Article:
Natural day lighting was a difficult task for the CH2 team due to the building's orientation and position in relation to surrounding buildings, and the requirement for a deep open plan office space. The best design techniques for CH2 to allow the most natural light included a synergy between windows size and air ducts, light shelves to reflect light into the office area, vaulted ceilings to allow further light penetration, shading on north, west, and east façades, and finally timber louvres to control light penetration from the afternoon western sun. The light shelves were placed on the north façade which in turn will create a soft indirect light on the roof space. These light shelves are placed externally and made of fabric in a steel frame. The vaulted ceilings allow for more natural light filtering to the deeper parts of the office space. Locating the windows at the highest point of the curve improved this technique. The east facing façade uses a perforated metal system for shading that also acts like a thermal chimney. Heat rises pulling air through the eastern part of the building allowing it to be naturally ventilated. The north facing façade is composed of steel trellises and balconies supporting vertical gardens nine stories high. The foliage protects the building from the sun and also filters sunlight for a reduction of indoor glares. Light shelves are used to provide shading as well as reflect natural light into the building. These light shelves are placed externally and made of fabric in a steel frame. The west facing façade is covered with a system of timber louvres that pivot to optimise the penetration of natural light and views. These louvres also protect the façade from the harsh western sun. The louvres open and close depending on the amount of sun that is hitting the western façade. The louvres are made from untreated recycled timber and are moved by a computer-controlled hydraulic system. The building also uses artificial lighting throughout to provide a sufficient amount of light when natural light is not available. These lights use the low-energy T5 luminaries which achieve a lighting power density of less than 2.5 watts/m2 per 100 lux.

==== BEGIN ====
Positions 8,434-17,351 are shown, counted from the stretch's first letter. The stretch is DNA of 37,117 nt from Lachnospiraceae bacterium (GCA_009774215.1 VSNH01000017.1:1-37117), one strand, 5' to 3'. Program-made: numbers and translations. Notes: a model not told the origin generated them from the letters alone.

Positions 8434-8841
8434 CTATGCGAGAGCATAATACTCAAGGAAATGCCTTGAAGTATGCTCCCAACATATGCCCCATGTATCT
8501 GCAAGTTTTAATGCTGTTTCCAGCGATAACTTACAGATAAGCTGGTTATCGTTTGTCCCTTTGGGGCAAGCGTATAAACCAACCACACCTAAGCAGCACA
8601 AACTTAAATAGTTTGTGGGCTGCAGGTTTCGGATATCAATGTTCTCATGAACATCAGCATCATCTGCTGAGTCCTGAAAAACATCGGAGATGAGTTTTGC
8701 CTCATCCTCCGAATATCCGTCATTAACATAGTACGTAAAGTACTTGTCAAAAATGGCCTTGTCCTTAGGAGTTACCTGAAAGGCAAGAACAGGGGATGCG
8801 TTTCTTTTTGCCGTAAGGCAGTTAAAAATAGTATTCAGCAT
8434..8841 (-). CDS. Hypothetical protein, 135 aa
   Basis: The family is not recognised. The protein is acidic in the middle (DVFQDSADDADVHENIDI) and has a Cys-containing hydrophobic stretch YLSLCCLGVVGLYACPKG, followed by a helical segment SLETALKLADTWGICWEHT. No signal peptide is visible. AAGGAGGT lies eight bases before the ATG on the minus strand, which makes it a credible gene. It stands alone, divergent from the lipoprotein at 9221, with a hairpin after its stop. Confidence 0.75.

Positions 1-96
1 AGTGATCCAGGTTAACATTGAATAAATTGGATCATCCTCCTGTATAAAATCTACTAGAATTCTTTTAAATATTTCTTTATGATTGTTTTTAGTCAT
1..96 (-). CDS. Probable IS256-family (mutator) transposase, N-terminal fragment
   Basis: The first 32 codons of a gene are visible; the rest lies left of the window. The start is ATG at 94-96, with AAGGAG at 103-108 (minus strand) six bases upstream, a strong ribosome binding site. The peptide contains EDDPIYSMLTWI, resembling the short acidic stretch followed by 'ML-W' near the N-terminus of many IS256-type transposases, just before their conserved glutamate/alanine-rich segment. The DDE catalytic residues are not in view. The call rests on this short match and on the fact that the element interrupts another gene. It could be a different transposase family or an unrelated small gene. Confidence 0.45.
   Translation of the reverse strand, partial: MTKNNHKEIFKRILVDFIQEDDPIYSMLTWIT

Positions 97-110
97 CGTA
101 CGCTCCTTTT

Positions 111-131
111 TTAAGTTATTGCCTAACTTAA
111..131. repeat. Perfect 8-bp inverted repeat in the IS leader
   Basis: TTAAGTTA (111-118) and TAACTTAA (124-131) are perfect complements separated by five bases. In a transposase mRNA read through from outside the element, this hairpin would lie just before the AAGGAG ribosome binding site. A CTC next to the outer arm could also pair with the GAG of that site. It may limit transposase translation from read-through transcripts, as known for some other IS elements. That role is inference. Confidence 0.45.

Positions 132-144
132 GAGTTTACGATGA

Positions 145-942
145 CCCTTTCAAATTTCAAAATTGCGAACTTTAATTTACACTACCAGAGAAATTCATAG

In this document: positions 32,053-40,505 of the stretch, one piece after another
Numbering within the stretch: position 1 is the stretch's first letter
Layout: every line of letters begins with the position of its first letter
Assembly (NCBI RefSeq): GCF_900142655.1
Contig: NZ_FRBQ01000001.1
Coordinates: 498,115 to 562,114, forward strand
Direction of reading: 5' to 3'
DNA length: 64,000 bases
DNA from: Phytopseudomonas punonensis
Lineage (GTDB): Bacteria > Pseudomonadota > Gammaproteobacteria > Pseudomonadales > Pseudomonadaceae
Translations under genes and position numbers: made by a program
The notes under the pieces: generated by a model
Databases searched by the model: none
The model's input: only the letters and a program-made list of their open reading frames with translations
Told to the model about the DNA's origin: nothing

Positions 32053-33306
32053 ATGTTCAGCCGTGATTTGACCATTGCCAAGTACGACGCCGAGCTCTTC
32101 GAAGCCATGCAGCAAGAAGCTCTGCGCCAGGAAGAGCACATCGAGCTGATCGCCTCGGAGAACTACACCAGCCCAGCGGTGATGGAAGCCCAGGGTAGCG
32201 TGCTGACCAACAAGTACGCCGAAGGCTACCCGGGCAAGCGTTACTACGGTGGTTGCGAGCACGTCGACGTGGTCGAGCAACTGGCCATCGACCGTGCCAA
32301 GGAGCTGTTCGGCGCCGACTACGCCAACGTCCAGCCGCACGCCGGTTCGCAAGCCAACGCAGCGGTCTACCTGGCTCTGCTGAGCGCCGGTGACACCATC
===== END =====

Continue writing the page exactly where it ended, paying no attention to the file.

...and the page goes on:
Shower towers are used on the southern façade. These towers draw outside air from above street level and cool the air by evaporation to form the shower of water. The cool air is then supplied to the retail spaces and the cool water is used to pre-cool the water coming from the chilled water panels. The towers are made from tubes of lightweight fabric 1.4 meters in diameter. Testing from these towers has shown a temperature reduction of 4 to 13 degrees Celsius from the top of the tower to the bottom of the tower.
The designers also used an innovative concept of design by using the same amount of foliage on the building as would have been present if the site was still in its original natural vegetated state. This is accomplished by using a roof garden, which also serves as a break-out and recreation space for staff. The northern façade also incorporates planter boxes situated east and west of each northern balcony.
Indoor environment quality
A main concern when designing CH2 was the indoor environment quality (IEQ), and many steps were made to optimise this in particular. With an improvement in the overall IEQ designers believed this could lead to fewer sick days of occupants, fewer headaches and better well-being while staff are at work. The City of Melbourne's aim was to create a healthy, comfortable, adaptable and stimulating work environment for the staff. Strategies used to improve the IEQ include a well-designed working environment, fresh air, natural light, greenery, and use of materials that emit low amounts of volatile organic compounds (VOCs). Not only do these strategies improve the work place, but also can save the city money based on productivity gains.
Displacement ventilation was used as the primary ventilation in CH2. The advantages of using a displacement ventilation system include increased cost effectiveness in operation, improved air quality within occupied zone, greater operational efficiency, ability to conceal, quiet, and finally flexibility. The minimum fresh air requirement at CH2 is 22.5 litres/second/person. This is much higher than the Australian Standard of 10 litres/second/person (AS 1668.2) The higher turnover rate was chosen because research has shown that low fresh air requirements can be directly linked to low productivity and sickness, including colds and flu.
Natural light was optimised in the design of CH2 by creating a wavy ceiling, use of light shelves, larger windows at the bottom of building and smaller windows at the top, use of colours to accentuate the natural light, and the concepts that windowed areas were shared by all not owned individuals.
The interior of the building is also decorated with a variety of plant life with aesthetic purposes, as well as research that shows that plants reduce the amount of VOCs in the air. In addition to controlling VOCs with plants, CH2 planners chose materials to keep the indoor pollutants at a minimum. Low-VOC paints, low-VOC carpets, low-VOC adhesives and sealants, and low-emission formaldehyde composite wood products are all used in the interiors of the building.
Green Star Rating
Green Star rates the environmental performance of a building based, in this case, on its design. It is administrated by the Green Building Council of Australia (GBCA). The rating looks at the following aspects of the building process: